Why do I need a will at all? Who will get my property if I do not have a will?

Under state laws of descent and distribution of intestate estates (i.e., estates of decedents without wills), your property will pass to a specified list of relatives. These may not be your first choices to whom you want your estate to pass. For example, if you die without a will in New York State and you are married with children, your spouse will receive the first $50,000 of your estate and one-half of the balance of your estate. Your children would receive the remaining half of the balance of your estate. If those who become entitled to share in your intestate estate are minors, they could be faced with the requirement of going to court each time there is a need for money. There may also be other legal requirements, such as a surety bond, that could make the whole process expensive and time-consuming. The failure to have a will can also result in a lost opportunity to protect heirs from divorce, taxes, loss of government benefits, lawsuits, creditor claims and other potential demands or obligations that may erode their inheritance.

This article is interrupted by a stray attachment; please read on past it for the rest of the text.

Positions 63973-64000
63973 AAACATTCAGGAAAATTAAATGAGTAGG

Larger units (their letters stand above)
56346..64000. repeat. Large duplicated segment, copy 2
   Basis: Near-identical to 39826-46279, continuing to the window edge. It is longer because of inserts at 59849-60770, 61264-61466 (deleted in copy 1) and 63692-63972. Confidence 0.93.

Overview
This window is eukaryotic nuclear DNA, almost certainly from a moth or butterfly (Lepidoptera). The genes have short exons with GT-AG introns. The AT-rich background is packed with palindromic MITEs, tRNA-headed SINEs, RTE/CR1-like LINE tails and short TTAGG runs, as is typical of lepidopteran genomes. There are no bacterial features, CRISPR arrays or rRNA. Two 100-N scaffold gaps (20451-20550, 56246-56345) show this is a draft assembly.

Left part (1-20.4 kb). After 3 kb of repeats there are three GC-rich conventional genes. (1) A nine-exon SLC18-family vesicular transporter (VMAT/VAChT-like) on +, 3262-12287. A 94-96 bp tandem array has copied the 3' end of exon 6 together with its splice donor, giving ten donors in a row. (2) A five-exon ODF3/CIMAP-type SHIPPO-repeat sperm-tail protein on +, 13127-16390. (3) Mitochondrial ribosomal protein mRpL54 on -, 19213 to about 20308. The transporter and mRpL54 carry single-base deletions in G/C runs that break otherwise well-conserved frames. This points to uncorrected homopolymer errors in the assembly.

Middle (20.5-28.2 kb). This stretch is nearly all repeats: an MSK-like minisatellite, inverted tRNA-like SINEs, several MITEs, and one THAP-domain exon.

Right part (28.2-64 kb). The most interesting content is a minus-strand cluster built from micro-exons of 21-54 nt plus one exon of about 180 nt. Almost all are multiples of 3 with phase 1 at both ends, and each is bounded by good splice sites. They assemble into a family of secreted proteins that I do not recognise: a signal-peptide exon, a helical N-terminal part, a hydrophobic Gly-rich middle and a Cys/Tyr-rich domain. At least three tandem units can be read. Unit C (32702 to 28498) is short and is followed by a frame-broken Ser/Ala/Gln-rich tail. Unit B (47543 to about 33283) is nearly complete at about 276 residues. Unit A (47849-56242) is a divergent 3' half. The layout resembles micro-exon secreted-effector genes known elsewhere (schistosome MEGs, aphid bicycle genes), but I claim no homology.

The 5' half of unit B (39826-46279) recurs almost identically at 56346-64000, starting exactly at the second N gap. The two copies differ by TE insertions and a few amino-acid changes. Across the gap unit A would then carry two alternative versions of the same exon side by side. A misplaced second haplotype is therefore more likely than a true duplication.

Posted in: Estate Planning and Elder Law